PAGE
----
Re: Comments re ISC's announcement on bind9 security



Given the extremely small amount of space for randomization (16-bit
query ID's) does a cryptographically strong PRNG really make
difference?

For a couple of decades the original algorithm was simply id++. Yes,
it makes a difference to use a slightly more sophisticated and
essentially "resource-free" algorithm, at least against some of the
potential "attacks".

Not all attacks stand on their own. The ID behaviour is typically
part of the problem space that an attacker has to deal with when some
other DNS problem is being attacked.

The main problem space people are talking regards DNS servers. But
the same (or similar) algorithm can also be used in resolver libraries
(ie. inside libc) to deal with other (different or similar...)
potential "attacks".

The algorithmic complexity of going from id++ to something more
sophisticated places no great burden on anyone... the machines can
handle it... so why not just do it. We don't need an uber-secure
PRNG.... since it is only a 16 bit exposed space. But it is good if
it has a few other "characteristics".

Aside from stopping an easy prediction, doesn't it just generate a
little extra work for a determined malicious individual?

The worst case for the attacker requires 65536 responses instead of 1.

Some style of attacks can require less.

If the computation / network costs of predicting a 16-bit PRNG is
higher than the cost of simply slamming with 65536 packets, attackers
will use the latter method.

But there are always mitigating factors... Maybe an attacker can't
generate that much traffic, or maybe he doesn't want to because he can
be spotted.. etc. There are other factors that select against doing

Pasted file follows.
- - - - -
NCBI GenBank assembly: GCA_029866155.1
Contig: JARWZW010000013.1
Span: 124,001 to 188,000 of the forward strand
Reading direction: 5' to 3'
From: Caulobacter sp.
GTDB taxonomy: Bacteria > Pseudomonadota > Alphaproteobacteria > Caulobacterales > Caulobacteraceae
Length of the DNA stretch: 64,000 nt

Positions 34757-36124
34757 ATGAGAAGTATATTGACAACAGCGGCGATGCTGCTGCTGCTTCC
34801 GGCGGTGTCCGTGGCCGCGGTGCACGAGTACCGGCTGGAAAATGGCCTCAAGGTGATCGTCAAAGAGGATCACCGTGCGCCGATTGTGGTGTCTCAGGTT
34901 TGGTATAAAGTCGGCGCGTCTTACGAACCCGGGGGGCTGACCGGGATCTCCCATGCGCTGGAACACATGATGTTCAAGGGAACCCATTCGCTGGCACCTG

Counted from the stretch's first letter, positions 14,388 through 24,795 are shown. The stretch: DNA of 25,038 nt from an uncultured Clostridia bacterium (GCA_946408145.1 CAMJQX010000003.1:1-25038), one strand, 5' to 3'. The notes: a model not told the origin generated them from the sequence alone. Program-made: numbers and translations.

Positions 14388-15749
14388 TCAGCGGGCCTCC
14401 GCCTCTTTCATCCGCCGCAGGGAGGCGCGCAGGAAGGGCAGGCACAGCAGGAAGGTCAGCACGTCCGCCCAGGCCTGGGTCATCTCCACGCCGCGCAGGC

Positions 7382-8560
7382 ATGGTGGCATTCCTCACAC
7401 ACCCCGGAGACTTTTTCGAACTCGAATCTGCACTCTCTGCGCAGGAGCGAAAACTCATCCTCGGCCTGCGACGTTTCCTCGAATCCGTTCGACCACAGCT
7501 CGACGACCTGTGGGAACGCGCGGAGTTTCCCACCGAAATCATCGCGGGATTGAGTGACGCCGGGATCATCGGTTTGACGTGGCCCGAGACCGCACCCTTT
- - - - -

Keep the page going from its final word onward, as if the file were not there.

DNS attacks like this, such as the various any-cast architecture some
servers are setup with.

It _is_ a 16 bit ID space, and that is not fixable inside the strict
DNS protocol, but that still leaves us room to do the best job with
what we have, rather than do nothing at all. Some people appear to be
on the edge of arguing that we do nothing.

Seems to be a moot point to me---whether the PRNG is
cryptographically weak or not because of the small sequence number
space.

Around 10 years ago the PRNG used was id++.

I still think that the algorithm we invented as a group with Niels
Provos, David Mazieres, some researchers at Core SDI, and further
improved by David Wagner is better than what ISC is shipping. We've
been using our algorithm for 10+ years, too. Not just for DNS ID's
but also for the related problem of IP ID's. Every packet our
machines generate hits the same algorithm, to help a bit with the IP
ID ++ issues.

Relative to the new ISC code... ours is not worse. But it is simpler,
and non-heuristical in nature. It is just plainly mathematical,
designed by math nerds who we asked to help. And it is a lot less
code to do the same thing.

But perhaps it doesn't matter that much. At least we are not back in the
days of id++ on all systems. Though I suspect there are still lots of
DNS libraries and other similar subsystems.........



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